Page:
I"m getting sick of people jumping on the "obseity epidemic" bandwagon. The statistic that roughly 50 or 60 % of North Americans are obese is absurd. The BMI scale adopted by WHO were set up by pharmaceutical companies masquerading as an awarness group, much in the same manner as was done for anxiety a few years ago. There are relatively few cases where solid evidence exists to show that obesity causes illness. Osteoarthritis and uterine cancer are two exceptions. In most cases is appears that obesity is co-symptomatic with other illnesses such a Type 2 diabetes. This means that the cause of obesity and the cause of the illness are the same, rather than obesity being the source of the illness.

Think of it this way. Statistically, there is a link between ice cream consumption and drowning. However, this does not mean that eating ice cream casuses drowning. Rather, in the summer people eat more ice cream and spend more time doing aquatic activities (which leads to more drownings).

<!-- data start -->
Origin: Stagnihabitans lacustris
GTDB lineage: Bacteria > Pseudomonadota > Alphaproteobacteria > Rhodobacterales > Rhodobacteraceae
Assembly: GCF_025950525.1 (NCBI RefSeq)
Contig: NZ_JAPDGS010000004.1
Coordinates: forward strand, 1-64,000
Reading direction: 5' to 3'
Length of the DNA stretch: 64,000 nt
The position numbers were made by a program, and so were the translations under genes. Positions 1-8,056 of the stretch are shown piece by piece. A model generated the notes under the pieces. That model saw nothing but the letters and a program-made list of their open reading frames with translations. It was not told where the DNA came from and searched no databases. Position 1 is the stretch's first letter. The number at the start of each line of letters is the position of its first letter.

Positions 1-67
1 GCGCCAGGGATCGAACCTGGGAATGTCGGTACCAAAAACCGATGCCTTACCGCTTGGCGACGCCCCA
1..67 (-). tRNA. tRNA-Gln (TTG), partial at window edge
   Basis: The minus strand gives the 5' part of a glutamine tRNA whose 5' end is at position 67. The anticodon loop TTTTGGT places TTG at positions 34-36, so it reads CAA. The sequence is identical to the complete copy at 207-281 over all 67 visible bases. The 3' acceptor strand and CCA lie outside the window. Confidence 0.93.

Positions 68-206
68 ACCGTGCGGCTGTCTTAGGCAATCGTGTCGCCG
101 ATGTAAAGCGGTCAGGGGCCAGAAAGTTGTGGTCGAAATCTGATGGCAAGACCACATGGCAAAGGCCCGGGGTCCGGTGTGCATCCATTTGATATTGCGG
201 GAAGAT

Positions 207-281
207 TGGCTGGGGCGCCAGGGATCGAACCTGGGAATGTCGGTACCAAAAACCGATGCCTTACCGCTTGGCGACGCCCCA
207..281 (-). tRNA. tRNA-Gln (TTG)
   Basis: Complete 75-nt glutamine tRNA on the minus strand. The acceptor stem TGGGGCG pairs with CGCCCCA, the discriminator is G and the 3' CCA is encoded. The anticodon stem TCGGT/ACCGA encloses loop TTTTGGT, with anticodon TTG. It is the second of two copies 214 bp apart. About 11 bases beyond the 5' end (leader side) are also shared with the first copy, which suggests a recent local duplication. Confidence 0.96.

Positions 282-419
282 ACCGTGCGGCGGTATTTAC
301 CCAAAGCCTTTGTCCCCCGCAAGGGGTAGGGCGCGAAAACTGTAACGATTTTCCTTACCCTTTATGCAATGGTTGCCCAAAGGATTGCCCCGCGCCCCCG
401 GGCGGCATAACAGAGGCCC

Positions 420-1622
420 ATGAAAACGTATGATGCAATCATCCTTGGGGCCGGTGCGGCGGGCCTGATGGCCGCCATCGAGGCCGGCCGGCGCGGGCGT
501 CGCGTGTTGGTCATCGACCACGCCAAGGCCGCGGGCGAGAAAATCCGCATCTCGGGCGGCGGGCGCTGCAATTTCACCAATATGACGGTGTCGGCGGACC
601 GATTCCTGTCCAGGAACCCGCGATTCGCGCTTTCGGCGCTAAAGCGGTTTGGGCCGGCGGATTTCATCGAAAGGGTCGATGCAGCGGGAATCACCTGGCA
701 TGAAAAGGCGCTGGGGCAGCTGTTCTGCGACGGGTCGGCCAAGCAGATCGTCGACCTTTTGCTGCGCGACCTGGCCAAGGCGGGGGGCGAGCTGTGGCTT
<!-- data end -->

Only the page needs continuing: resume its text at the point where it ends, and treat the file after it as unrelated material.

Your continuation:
All this to say: watch what you and your kids eat.

Symptoms of heart disease and diabetes usually seen in adults are
increasingly being found in adolescents according to a longitudinal
study, which suggests that reducing the intake of sugar-sweetened
beverages during childhood may lessen the risk of chronic disease in
later life.

Read more

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Thursday, December 14, 2006 Launches!

So, I may be a day late, but parenting site is now live. Babble is run by the people at Nerve Publishing, who also operate the literary softcore site Like Nerve, I expect that Babble will be fun, edgy, relevant and a little pretentious. Check it out.

Monday, December 04, 2006

What Is The Role Of Donor Breast Milk?

More and more women are turning to breastmilk banks, either as donors or users for their infants. In cities where such banks do not exist, an elaborate network of underground donors springs up, with transactions facilitated by lactation consultants or breastfeeding clinics. Offers of breastmilk for sale can even be found on Craigslist. A new study just published in the British Medical Journal questions the wisdom of this.

From Science Daily.

More evidence is needed to determine whether donor breast milk is beneficial for babies in intensive care, argues a senior doctor in this week's British Medical Journal.